Socialist Worker

Denis Healey 1917-2015

Denis Healey, an old Labour right winger, called himself socialist. But his real legacy is dumping principles for power, says Simon Basketter

Issue No. 2474

The Right Honourable The Lord Healey CH MBE PC FRSL

The Right Honourable Lord Healey (Pic: Rob Mieremet / Wikimedia Commons)


Baron Denis Healey is dead. His story is that of the Labour Party and its failures. 

Healey was born in 1917. At Oxford University, he joined the Communist Party because he said it was the only party “unambiguously against Hitler”. 

After the war, he made a striking debut at the Labour Party’s 1945 Blackpool conference.

Speaking in military uniform he denounced the upper classes of Europe as “selfish, depraved, dissolute and decadent” and warned that they would be dealt with by the coming “socialist revolution”.

But he became a strong advocate of Nato and opposed the unilateral nuclear disarmament pursued by Labour’s left. 

When Harold Wilson won the 1964 general election, he made Healey defence secretary. Against his will he presided over a retreat of Britain’s military power—though he spared the nuclear weapons.

Healey wrote saying defence spending was more important than health spending. He said, “False teeth and spectacles are small comfort to a corpse.”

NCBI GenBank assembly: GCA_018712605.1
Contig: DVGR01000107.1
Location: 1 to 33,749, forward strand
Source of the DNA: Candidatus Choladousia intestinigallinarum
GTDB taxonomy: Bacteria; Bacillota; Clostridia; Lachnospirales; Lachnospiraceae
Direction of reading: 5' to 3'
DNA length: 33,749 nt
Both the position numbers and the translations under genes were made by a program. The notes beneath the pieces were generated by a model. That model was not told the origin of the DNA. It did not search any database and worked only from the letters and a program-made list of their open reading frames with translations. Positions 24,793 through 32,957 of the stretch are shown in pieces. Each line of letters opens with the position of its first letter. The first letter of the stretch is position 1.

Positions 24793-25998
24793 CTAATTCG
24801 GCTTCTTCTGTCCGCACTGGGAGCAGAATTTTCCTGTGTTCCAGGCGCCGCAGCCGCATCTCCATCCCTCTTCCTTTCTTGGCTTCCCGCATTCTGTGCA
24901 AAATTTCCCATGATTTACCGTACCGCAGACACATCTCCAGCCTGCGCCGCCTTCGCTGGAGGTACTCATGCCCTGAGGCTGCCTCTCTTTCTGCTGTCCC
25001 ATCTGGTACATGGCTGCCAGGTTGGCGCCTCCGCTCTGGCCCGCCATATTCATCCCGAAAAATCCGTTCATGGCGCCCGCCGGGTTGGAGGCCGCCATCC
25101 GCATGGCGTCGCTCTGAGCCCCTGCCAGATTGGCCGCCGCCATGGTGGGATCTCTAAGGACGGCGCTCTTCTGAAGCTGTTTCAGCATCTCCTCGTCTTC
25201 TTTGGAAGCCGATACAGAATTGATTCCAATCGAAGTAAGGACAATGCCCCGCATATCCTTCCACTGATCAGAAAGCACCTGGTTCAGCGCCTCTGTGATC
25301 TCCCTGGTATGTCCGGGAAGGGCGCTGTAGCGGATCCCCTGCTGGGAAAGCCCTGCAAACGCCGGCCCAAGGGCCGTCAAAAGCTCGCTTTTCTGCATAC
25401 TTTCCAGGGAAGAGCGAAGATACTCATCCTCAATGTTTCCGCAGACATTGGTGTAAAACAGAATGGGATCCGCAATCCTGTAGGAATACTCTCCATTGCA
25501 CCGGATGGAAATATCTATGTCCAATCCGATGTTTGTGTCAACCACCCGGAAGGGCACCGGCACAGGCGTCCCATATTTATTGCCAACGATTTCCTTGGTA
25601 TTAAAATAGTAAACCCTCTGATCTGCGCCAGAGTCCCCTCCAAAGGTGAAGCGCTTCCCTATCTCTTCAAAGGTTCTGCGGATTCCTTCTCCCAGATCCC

His other contribution was the cruel eviction of over 2,000 Chagos Islanders from their homes to make way for the US military base on Diego Garcia.

He was made shadow chancellor in 1972. At the 1973 Labour conference, he promised tax rises that would “bring howls of anguish” from the rich.

Labour’s manifesto for February 1974 promised “to bring about a fundamental and irreversible shift in the balance of power and wealth in favour of working people and their families”.

It didn’t happen. The bosses organised an “investment strike”. The establishment newspapers went on the attack.

Healey caved in to the blackmail.

In September 1976 he went cap in hand to the International Monetary Fund (IMF) for a loan. He later said he was lied to about the state of the economy.

The IMF demanded more huge cuts. Labour responded by slashing £6 billion from the budget—worth around £40 billion in today’s money.

Labour Party conference delegates booed him and voted him off the party’s executive. But the trade union leaders backed the attack on pay. 

Healey wrote about how he convinced the left wing union leaders to back pay cuts. “We normally met for dinner in the exquisite 18th century Soane room at Number 11 Downing Street. 

“Instead of beer and sandwiches I provided good food and drink. Hugh Scanlon usually insisted that the fish should be ‘goujons de sole’.”

Anger over Labour’s pay policy eventually broke through, with widespread strikes in 1978-79—the Winter of Discontent.

Labour fought the 1979 election on a programme which ceded every point of principle to the Tories. It lost.

In 1980 Healey lost a leadership campaign by ten votes to Michael Foot, the left’s candidate. Healey didn’t join those who split to form the right wing SDP. 

A resurgent Labour left saw Tony Benn’s election campaign for the deputy leadership. In 1981 Benn lost, as Healey put it, “by a hair of my eyebrow”—50.43 percent for Healey, 49.57 percent for Benn.

Healey was of a time when even the Labour right called themselves socialists. 

But his legacy is that it was better to be in office than have principles—and that meant always doing the bosses’ bidding. 


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